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  • Aims and Scope

    Aims and Scope


    Nucleotides and nucleosides are primitive biological molecules that were utilized early in evolution both as intracellular energy sources and as extracellular signalling molecules. ATP was first identified as a neurotransmitter and later as a co-transmitter with all the established neurotransmitters in both peripheral and central nervous systems. Four subtypes of P1 (adenosine) receptors have been identified and, since the ion channel and G protein-coupled families of nucleotide (P2) receptors were cloned in the early 1990’s, there is clear evidence for the widespread distribution of over 18 subtypes in neuronal and non-neuronal cells, including glial, immune, bone, muscle, endothelial, epithelial and endocrine cells.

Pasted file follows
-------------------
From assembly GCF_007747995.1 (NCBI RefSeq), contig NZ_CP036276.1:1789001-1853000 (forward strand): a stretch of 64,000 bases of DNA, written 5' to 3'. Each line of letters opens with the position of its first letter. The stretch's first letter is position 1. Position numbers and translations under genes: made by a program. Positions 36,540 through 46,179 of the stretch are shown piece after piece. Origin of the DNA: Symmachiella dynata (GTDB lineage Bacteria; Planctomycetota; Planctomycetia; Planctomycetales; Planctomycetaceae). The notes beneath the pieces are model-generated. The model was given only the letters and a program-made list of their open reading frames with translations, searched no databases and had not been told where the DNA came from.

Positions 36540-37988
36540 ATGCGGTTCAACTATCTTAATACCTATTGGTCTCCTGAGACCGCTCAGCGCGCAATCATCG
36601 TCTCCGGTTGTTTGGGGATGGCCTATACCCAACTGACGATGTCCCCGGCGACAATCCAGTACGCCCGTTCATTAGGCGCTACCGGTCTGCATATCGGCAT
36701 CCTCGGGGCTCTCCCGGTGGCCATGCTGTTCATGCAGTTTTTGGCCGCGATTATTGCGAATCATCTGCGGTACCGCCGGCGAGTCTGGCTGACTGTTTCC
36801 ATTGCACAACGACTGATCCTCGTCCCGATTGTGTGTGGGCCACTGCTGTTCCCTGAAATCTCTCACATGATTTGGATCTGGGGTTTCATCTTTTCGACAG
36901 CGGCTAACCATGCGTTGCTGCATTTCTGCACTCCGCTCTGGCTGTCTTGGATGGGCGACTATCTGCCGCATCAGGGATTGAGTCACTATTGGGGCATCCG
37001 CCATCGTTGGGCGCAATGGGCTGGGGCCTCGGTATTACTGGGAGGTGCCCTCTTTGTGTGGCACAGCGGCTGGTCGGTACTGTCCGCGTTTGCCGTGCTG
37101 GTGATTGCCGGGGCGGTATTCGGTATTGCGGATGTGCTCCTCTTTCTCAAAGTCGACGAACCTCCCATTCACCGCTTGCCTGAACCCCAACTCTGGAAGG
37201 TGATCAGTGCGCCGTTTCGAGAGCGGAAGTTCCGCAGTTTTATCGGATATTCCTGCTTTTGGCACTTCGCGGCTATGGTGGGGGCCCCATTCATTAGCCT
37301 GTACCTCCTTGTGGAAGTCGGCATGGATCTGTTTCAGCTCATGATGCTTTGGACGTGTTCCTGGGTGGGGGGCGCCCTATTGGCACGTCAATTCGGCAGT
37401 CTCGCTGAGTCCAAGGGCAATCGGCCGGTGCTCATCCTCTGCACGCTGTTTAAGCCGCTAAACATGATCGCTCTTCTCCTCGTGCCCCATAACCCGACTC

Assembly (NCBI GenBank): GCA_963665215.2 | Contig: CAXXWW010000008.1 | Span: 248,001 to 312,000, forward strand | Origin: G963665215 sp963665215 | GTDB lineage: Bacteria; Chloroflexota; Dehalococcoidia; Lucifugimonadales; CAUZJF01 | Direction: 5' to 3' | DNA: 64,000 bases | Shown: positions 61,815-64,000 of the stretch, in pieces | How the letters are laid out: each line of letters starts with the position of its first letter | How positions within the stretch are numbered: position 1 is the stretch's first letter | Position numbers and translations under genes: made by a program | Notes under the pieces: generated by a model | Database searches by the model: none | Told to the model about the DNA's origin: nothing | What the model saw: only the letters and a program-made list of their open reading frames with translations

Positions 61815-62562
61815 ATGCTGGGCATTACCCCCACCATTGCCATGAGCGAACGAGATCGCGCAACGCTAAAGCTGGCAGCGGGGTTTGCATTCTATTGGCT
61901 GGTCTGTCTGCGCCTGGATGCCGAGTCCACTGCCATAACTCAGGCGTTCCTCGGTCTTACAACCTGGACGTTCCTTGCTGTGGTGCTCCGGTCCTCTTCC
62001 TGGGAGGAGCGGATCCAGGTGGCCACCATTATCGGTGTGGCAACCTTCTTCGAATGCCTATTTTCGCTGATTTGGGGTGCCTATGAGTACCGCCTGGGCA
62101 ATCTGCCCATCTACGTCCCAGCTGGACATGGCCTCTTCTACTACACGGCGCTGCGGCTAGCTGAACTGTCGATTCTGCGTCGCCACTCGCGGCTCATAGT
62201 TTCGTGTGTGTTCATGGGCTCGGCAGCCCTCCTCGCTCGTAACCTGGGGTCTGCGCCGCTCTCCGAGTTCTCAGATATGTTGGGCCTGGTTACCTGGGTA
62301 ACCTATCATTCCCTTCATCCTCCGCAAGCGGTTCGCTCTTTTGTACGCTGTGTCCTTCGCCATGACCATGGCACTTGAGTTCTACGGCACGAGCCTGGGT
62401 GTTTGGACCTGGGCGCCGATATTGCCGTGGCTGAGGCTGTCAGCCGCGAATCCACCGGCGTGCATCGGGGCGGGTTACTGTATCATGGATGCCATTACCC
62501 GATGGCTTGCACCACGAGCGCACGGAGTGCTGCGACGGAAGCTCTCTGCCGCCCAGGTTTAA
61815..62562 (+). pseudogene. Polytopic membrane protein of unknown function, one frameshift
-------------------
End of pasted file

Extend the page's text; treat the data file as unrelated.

There is both short-term purinergic signalling in transmission and secretion and long-term (trophic) signalling in controlling cell proliferation, differentiation, motility and death in development and regeneration and there is increasing interest in the roles of purines and pyrimidines in pathophysiological conditions and their therapeutic potential in disease. At the molecular level, rapid progress has been made in understanding the mechanisms of nucleotide and nucleoside release, their extracellular metabolism, the intracellular signalling cascades elicited by receptor activation and the cross-talk with other essential signalling pathways.

    The rapidly growing interest in purinergic signalling with its exceptionally wide spectrum of signalling functions in health and disease makes the launching of a new journal devoted to purinergic signalling attractive and timely.

    Purinergic Signalling publishes:
    Original Research Articles, Short Communicatons, Reviews, Commentaries, ’Hot’ Topics and Controversies, as well as Meeting Reports and Book Reviews.